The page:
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Love Island TV stars charged by FCA over unauthorised forex trading promotion


The UK’s regulator is bringing charges against nine British reality TV stars who appeared on popular shows like Love Island and The Only Way In Essex. The nine concerned are being charged with promoting an unauthorised trading scheme using Instagram accounts.

The trading scheme belonged to Emmanuel Nwanze who is alleged to have paid seven of the individuals to help him promote an Instagram account that provided advice on buying and selling CFDs. Regulators on both sides of the Atlantic have been cracking down on the use of ‘finfluencers’ to promote high risk trading schemes when they are not authorised to do so.

Frequently the issue comes from a lack of knowledge on the part of celebrities and their advisors about the extent of financial regulation.

In the frame this time are Love Island competitors Rebecca Gormley, Biggs Chris, Jamie Clayton and Eva Zapico. Also caught up in the case are The Only Way Is Essex stars, Lauren Godger and Yazmin Oukhellou. The winner of Celebrity Big Brother, Scott Timlin, has also been charged.

The FCA said that the combined following of the Instagram accounts was approximately 4.5m.

Last year former Love Island contestant Sharon Gaffka teamed up with the FCA to help educate finfluencers about the risks of promoting financial products on their social media accounts.

She said: “When you leave a show like Love Island, you are bombarded with opportunities to promote products and work with brands; if like me, you’re new to this kind of work, it can be a little bit overwhelming.”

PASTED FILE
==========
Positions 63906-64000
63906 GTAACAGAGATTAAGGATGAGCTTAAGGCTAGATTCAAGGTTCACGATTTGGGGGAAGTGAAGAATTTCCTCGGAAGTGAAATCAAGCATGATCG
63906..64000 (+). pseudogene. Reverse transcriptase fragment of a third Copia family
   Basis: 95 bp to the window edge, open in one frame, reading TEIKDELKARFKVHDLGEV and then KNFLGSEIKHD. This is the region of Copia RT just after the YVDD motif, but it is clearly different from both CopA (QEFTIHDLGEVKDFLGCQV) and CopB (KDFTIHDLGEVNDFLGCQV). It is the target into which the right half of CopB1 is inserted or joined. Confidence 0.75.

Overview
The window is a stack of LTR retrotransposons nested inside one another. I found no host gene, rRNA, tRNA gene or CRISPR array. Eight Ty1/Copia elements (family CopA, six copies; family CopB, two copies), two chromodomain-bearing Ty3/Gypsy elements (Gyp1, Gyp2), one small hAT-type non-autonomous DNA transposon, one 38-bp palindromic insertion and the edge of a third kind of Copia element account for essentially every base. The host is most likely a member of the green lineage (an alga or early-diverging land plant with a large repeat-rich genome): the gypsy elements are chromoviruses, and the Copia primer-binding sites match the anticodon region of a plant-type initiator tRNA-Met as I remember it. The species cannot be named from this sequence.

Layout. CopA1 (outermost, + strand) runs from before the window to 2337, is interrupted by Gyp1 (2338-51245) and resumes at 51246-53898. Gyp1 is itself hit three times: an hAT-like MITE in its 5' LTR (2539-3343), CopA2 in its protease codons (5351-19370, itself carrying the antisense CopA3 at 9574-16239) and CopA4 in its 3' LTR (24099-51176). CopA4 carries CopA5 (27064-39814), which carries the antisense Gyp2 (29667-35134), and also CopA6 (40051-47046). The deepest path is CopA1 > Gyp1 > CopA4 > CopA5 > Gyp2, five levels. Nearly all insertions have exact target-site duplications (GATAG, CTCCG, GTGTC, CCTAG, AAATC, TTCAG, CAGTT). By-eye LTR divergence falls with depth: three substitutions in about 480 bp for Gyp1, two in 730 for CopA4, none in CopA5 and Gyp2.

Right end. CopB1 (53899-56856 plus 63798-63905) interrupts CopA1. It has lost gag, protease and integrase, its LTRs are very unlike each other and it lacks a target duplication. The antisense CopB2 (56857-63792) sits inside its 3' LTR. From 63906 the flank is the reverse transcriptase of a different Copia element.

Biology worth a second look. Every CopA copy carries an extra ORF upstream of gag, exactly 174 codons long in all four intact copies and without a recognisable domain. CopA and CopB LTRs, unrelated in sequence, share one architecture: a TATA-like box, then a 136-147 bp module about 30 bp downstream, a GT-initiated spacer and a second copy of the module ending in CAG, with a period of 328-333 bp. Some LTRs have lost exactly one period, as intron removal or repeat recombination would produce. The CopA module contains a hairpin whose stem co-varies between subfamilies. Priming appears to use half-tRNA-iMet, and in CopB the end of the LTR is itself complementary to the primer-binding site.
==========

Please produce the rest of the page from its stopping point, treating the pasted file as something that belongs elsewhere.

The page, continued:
So what’s gone wrong here?

In the UK the communication of an unauthorised financial promotion per the Financial Services and Markets Act can result in a fine or even a prison term of up to two years.

The SEC has already started to prosecute cases against celebrities accused of using their social influence to promote cryptocurrency trading schemes. The FCA clarified the rules over financial promotions on social media following a $1.26m fine levied against Kim Kardashian by the SEC.

“Any marketing for financial products must be fair, clear and not misleading so consumers can invest, save or borrow with confidence,” said Lucy Castledine, Director of Consumer Investments at the FCA. “Promotions aren’t just about the likes, they’re about the law. We will take action against those touting financial products illegally.”

The FCA warned that Kardashian’s offence may have been the financial promotion with the single biggest audience reach in history, given the huge size of her following, which currently stands at 364 million.

Sarah Pritchard, Executive Director at the FCA, said: “We’ve seen more cases of influencers touting products that they shouldn’t be. They are often doing this without knowledge of the rules and without understanding of the harm they could cause their followers. We want to work with influencers so they keep on the right side of the law, as this will also help protect people from being shown scams or investments that are too risky.”

Be wary of get rich quick schemes

The FCA says it is worried that too many financially vulnerable people are being lured into ‘get rich quick’ schemes, with 14% getting into debt during the pandemic to speculate in crypto assets for example.

“Regulators are clearly horrified at the damage superstar celebrities can do to the bank balances of vulnerable consumers, who are influenced by almost every move they make,” said Susannah Streeter, head of money and markets at Hargreaves Lansdown. “The delusions of quick riches can spread far too rapidly on social media with speculation amplified by reposts by millions of followers.”

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This article does not constitute investment advice. Make sure you do your own research or consult a professional advisor.

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